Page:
Advanced search options

Advanced Search Options 🞨

Browse by author name (“Author name starts with…”).

Find ETDs with:

in
/  
in
/  
in
/  
in

Written in Published in Earliest date Latest date

Sorted by

Results per page:

Sorted by: relevance · author · university · dateNew search

You searched for +publisher:"University of Saskatchewan" +contributor:("Jefferson, Paul G."). Showing records 1 – 2 of 2 total matches.

Search Limiters

Last 2 Years | English Only

No search limiters apply to these results.

▼ Search Limiters


University of Saskatchewan

1. Anez, Federico. EFFECT OF ENERGY SUPPLEMENTATION FROM BY-PRODUCT FEED PELLETS ON PRODUCTIVITY AND NUTRIENT UTILIZATION OF CATTLE GRAZING STOCKPILED CRESTED WHEATGRASS (Agropyron cristatum L.).

Degree: 2013, University of Saskatchewan

Three experiments were conducted to determine the effects of source (experiment 1), frequency, and level (experiments 2 and 3) of energy supplementation on performance, forage utilization and intake, productivity, rumen fermentation, and nutrient digestibility of growing beef cattle fed stockpiled forage. In experiment 1 (EXP1) and experiment 2 (EXP2), 45 cross bred yearling steers were managed on stockpiled crested wheatgrass pasture over 70 days during summer/fall of 2011 and 2012. Steers were stratified by IBW (EXP1 = 334±1.2 kg; EXP2 = 358±1.8 kg) and allocated randomly to 1 of 9 crested wheatgrass pastures (5 steers/pasture). Each pasture was randomly assigned to 1 of 3 replicated (n = 3) treatments. In EXP1, two isonitrogenous and isocaloric by-product feed pellets that differed in starch and degradable fiber content were used in one of three supplementation strategies: 1) no supplement (CON), or supplemented at 0.6 % of BW with 2) low starch/high fibre (LS/HF) pellet (40.3% starch; 29.5% NDF DM basis) pellet, or 3) high starch/low fibre (HS/LF; 48.6% starch; 22.8% NDF DM basis) pellet. In EXP2 a by-product feed pellet was formulated to provide ruminal and post-ruminal energy (30.3 % NDF; 32.0 % starch; 7.2 % fat) supplementation strategies included: 1) daily (DLY) supplementation at 0.6 % of BW, 2) low-alternate (LA) supplementation at 0.9 % of BW, and 3) high-alternate (HA) supplementation at 1.2 % of BW. There was no effect (P > 0.05) of treatment on forage utilization in either experiment. In EXP 1, final BW and ADG were not different (P > 0.05) between LS/HF (435 kg; 1.4 kg d-1) and HS/LF (439 kg; 1.5 kg d-1). However, supplemented cattle had higher (P < 0.05) final BW and ADG than CON cattle (402 kg; 1.0 kg d-1). Supplementation increased production costs by 450 %. In EXP 2, no difference (P > 0.05) was observed for final BW and ADG among DLY (435 kg; 1.1 kg d-1), LA (424 kg; 0.9 kg d-1), and HA (428 kg; 1.0 kg d-1). Production costs were reduced by 23 % with alternate supplementation and LA had 19 % less production costs than HA. In experiment three (EXP 3), four ruminally cannulated beef heifers were individually fed a stockpiled grass hay and offered the same pelleted supplement as in EXP2. Treatments consisted of 4 supplementation strategies: 1) no supplement (CON), 2) daily (DLY) supplementation at 0.6% BW, 3) low-alternate (LA) supplementation at 0.9 % of BW, and 4) high-alternate (HA) supplementation at 1.2 % of BW. Forage intake, rumen fermentation parameters, and apparent total tract digestibility were measured. Three data sets were analyzed: 1) overall (average of all collection days), 2) day of supplementation (DS) and 3) non-supplementation day (NSD) for alternating treatments. Overall, hay DMI (kg d-1) was lower (P = 0.04) for DLY (7.1) vs. CON (8.1), but no different (P ≥ 0.11) for DLY vs. LA (6.9), or vs. HA (6.4). On DS, hay DMI (kg d-1) of DLY (7.3) differed (P < 0.05) vs. HA (6.0), but was not different (P = 0.16) vs. LA (6.4). On NSD, hay DMI (kg d-1) of DLY (7.0) was not different (P ≥… Advisors/Committee Members: McKinnon, John J., Lardner, Herbert A., Penner, Greg B., Jefferson, Paul G., Buchanan, Fiona C..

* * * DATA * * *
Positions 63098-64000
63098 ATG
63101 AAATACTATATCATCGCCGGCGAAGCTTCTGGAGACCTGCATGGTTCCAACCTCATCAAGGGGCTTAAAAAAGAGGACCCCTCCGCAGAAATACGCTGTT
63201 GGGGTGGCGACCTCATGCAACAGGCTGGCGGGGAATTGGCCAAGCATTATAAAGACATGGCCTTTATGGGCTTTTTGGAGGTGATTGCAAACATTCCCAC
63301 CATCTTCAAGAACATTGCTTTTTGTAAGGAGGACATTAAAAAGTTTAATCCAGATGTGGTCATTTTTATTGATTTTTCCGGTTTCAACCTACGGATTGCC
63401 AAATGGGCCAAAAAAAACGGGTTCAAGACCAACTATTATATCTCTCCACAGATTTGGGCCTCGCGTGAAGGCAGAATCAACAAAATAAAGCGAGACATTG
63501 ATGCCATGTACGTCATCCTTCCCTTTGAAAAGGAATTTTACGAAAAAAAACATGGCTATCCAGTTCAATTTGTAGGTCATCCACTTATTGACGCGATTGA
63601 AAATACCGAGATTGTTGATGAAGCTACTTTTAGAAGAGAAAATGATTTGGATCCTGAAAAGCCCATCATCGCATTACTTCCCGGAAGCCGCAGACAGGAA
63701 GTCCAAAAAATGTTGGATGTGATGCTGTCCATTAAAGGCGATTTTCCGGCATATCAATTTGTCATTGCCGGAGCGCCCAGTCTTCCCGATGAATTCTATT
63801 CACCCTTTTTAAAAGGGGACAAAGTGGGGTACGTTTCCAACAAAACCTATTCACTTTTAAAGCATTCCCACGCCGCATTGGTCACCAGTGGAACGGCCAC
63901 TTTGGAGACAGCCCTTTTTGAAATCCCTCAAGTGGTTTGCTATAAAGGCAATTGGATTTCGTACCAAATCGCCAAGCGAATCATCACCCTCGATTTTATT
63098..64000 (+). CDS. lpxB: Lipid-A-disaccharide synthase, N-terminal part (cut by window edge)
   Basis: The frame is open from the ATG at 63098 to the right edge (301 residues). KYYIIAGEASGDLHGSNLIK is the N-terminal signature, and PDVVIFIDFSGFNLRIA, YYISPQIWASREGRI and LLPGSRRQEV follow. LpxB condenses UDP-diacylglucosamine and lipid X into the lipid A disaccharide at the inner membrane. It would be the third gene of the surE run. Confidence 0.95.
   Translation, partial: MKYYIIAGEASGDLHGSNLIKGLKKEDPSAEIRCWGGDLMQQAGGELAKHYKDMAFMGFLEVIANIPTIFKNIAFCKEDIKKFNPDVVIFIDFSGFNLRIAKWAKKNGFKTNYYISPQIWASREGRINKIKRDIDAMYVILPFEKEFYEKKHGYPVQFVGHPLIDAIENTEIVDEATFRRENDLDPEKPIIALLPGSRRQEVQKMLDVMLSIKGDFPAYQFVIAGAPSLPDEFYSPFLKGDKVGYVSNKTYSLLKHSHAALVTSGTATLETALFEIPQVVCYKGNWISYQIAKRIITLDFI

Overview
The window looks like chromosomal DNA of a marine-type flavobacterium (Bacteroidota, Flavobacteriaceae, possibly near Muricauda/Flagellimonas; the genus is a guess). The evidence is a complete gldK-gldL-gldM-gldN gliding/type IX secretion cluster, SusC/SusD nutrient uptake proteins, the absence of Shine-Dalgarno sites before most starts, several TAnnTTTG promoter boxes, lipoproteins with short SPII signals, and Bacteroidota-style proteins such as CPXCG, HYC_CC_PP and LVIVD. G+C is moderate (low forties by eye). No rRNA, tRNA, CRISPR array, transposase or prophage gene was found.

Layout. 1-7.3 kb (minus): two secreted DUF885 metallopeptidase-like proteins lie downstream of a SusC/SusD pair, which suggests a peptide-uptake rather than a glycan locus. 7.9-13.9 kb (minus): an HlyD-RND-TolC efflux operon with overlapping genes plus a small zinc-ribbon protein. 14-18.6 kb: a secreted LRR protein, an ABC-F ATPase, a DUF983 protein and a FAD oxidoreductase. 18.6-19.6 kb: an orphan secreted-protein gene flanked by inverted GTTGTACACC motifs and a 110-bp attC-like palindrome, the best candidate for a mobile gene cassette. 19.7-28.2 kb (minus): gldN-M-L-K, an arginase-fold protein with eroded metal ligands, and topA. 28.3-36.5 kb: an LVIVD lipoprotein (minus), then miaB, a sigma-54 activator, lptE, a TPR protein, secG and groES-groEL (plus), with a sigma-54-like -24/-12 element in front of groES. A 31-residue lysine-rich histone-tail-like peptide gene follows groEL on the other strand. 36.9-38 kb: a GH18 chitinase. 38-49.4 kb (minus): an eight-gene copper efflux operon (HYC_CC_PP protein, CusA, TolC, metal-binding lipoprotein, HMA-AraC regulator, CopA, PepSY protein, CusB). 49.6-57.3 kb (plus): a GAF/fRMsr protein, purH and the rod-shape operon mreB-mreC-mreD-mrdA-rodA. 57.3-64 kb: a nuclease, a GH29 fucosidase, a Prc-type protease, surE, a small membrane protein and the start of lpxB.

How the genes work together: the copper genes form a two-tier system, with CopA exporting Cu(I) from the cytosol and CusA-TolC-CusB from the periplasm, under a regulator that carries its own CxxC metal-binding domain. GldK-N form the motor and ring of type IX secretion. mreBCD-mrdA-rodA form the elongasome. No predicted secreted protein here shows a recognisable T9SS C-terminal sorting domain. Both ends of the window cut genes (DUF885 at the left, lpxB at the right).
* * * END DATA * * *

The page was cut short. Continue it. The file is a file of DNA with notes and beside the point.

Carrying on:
Subjects/Keywords: Energy supplementation; beef cattle; stockpiled crested wheatgrass

Record DetailsSimilar RecordsGoogle PlusoneFacebookTwitterCiteULikeMendeleyreddit

APA · Chicago · MLA · Vancouver · CSE | Export to Zotero / EndNote / Reference Manager

APA (6th Edition):

Anez, F. (2013). EFFECT OF ENERGY SUPPLEMENTATION FROM BY-PRODUCT FEED PELLETS ON PRODUCTIVITY AND NUTRIENT UTILIZATION OF CATTLE GRAZING STOCKPILED CRESTED WHEATGRASS (Agropyron cristatum L.). (Thesis). University of Saskatchewan. Retrieved from http://hdl.handle.net/10388/ETD-2013-09-1200

Note: this citation may be lacking information needed for this citation format:
Not specified: Masters Thesis or Doctoral Dissertation

Chicago Manual of Style (16th Edition):

Anez, Federico. “EFFECT OF ENERGY SUPPLEMENTATION FROM BY-PRODUCT FEED PELLETS ON PRODUCTIVITY AND NUTRIENT UTILIZATION OF CATTLE GRAZING STOCKPILED CRESTED WHEATGRASS (Agropyron cristatum L.).” 2013. Thesis, University of Saskatchewan. Accessed April 11, 2021. http://hdl.handle.net/10388/ETD-2013-09-1200.

Note: this citation may be lacking information needed for this citation format:
Not specified: Masters Thesis or Doctoral Dissertation

MLA Handbook (7th Edition):

Anez, Federico. “EFFECT OF ENERGY SUPPLEMENTATION FROM BY-PRODUCT FEED PELLETS ON PRODUCTIVITY AND NUTRIENT UTILIZATION OF CATTLE GRAZING STOCKPILED CRESTED WHEATGRASS (Agropyron cristatum L.).” 2013. Web. 11 Apr 2021.

Vancouver:

Anez F. EFFECT OF ENERGY SUPPLEMENTATION FROM BY-PRODUCT FEED PELLETS ON PRODUCTIVITY AND NUTRIENT UTILIZATION OF CATTLE GRAZING STOCKPILED CRESTED WHEATGRASS (Agropyron cristatum L.). [Internet] [Thesis]. University of Saskatchewan; 2013. [cited 2021 Apr 11]. Available from: http://hdl.handle.net/10388/ETD-2013-09-1200.